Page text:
House of Aroma

Iris, the newly launched a unique aroma bou­tique con­cept, houses fra­grance, ac­ces­sories and home decor arte­facts un­der one roof. De­signed by 4 Di­men­sions, the store is promi­nently lo­cated at Lavelle Road in Ban­ga­lore and is de­signed in an ‘out­door in natu

VM&RD - - INDIAN DESIGN - Sus­mita Das

IRIS from Rip­ple Fra­grances, the spa­tial fra­grance ini­tia­tive of the Mysore-based N R Group launches In­dia’s first com­plete home fra­grance bou­tique at Lavelle road, Ban­ga­lore. The IRIS Aroma Bou­tique is de­signed to pro­vide fra­grances and dé­cor for fine liv­ing and features an ex­ten­sive fra­grance col­lec­tion of both eclec­tic and af­ford­able lux­ury. The of­fer­ings in­clude IRIS fra­grance prod­ucts, ac­ces­sories and home decor ar­ti­fact that in­cludes an ex­ten­sive can­dle range rarely seen un­der one roof.

The de­sign in­spi­ra­tion for the store en­vi­ron­ment is taken from the el­e­ments of na­ture to cre­ate a unique ex­pe­ri­ence of the store and its ex­clu­sive of­fer­ings. “The need took shape of a de­sign brief which was to cre­ate an am­bi­ence around the prod­uct with­out over­whelm­ing the prod­ucts and at the same time adding value to the same. The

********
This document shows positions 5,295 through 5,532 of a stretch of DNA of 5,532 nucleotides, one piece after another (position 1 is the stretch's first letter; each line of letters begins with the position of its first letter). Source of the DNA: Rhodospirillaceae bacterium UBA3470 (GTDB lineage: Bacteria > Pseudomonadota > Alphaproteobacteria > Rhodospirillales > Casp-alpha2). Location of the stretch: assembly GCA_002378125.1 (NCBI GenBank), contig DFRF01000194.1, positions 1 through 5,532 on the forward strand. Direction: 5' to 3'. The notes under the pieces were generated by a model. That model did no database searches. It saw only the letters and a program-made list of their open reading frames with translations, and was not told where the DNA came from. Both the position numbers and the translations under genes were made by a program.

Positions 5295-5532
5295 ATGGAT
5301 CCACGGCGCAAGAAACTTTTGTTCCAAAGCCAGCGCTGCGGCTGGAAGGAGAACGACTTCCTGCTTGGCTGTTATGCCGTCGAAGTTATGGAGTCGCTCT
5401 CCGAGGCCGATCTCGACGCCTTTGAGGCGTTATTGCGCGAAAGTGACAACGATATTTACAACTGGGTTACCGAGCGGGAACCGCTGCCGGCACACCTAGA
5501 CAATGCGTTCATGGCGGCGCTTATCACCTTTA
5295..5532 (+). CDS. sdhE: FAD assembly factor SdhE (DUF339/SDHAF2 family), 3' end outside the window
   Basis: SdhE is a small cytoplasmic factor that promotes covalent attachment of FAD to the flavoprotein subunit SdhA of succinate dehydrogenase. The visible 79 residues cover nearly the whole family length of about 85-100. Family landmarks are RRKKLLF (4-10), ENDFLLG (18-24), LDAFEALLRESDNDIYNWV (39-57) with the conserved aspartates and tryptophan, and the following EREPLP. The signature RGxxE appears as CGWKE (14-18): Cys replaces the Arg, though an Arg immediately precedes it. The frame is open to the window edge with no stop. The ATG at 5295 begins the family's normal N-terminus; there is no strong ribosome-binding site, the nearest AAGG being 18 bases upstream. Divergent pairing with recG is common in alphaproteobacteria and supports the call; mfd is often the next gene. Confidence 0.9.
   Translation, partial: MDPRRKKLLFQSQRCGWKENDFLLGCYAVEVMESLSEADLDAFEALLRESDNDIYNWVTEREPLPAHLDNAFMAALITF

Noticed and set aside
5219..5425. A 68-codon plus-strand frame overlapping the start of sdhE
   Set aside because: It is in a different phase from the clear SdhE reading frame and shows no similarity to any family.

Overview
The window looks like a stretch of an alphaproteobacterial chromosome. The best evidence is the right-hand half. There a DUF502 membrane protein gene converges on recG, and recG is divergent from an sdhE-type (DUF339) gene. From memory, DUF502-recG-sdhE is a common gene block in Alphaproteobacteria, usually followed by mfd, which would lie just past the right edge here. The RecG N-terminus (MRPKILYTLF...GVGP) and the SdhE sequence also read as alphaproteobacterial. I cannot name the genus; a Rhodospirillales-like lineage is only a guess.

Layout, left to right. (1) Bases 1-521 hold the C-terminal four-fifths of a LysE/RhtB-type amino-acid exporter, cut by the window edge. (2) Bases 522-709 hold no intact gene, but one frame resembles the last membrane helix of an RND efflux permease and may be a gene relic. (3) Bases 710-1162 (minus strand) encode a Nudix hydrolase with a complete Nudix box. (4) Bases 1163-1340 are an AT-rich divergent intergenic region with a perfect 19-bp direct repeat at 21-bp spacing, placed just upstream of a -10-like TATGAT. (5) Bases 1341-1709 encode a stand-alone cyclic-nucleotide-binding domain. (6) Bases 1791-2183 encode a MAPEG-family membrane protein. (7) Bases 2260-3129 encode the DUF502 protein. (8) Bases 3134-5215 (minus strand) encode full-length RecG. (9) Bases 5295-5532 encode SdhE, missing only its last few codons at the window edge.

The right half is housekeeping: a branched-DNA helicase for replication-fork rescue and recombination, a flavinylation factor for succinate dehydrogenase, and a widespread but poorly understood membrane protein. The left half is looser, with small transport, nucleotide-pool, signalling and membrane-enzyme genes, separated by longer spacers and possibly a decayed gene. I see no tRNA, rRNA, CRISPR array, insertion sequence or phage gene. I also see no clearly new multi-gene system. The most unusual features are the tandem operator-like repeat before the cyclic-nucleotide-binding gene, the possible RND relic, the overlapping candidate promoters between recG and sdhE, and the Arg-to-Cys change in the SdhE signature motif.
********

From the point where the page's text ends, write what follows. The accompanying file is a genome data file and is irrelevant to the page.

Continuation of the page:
idea was to cre­ate some­thing sim­ple, ele­gant, earthy yet con­tem­po­rary,” avers Na­garaja R, Di­rec­tor De­sign, 4 Di­men­sions.

Spread over 1295 Sq. Ft, the store space is cat­e­go­rized to of­fer a range of prod­ucts for key cat­e­gories like pre­mium, lux­ury, eth­nic and life­style. The di­ver­sity in the pre­sen­ta­tion of each was ren­dered with the use of spe­cial de­sign el­e­ments like fix­tures, light­ing and

props. “For iris, ev­ery­thing was cus­tom­ized to achieve the en­vi­ron­ment that per­fectly com­ple­ments the prod­ucts, the rus­tic metal ceil­ing, the her­ring­bone pat­terned floor, the fur­ni­ture, the hang­ing shelves with metal mold­ings and the pen­dant lamps. Tak­ing note of each prod­uct range the re­search in­volved was a de­tailed study of what, where and how the prod­ucts are go­ing to be show­cased,” says Na­garaja.

The de­sign strat­egy was to cre­ate a store char­ac­ter that epit­o­mized na­ture and the

fresh­ness of its pro­duce. “Im­i­tat­ing na­ture in its raw and rus­tic form, the mi­lieu was con­cep­tu­al­ized from the act of ‘Pick­ing fra­grance from the garden’, thus em­pha­siz­ing the au­then­tic­ity of the prod­ucts as though the prod­ucts are hand­picked from na­ture it­self,” shares Na­garaja.

Care­fully se­lected props were used to add drama and au­then­tic­ity to the store char­ac­ter across the dif­fer­ent cat­e­gories in the store.

“Keep­ing in line with the con­cept, VM was de­signed to en­hance the over­all am­bi­ence and com­mu­ni­ca­tion in the store. Wo­ven bas­kets, colour­ful dry flow­ers, white peb­ble on the floor to­gether cre­ate the mood,” adds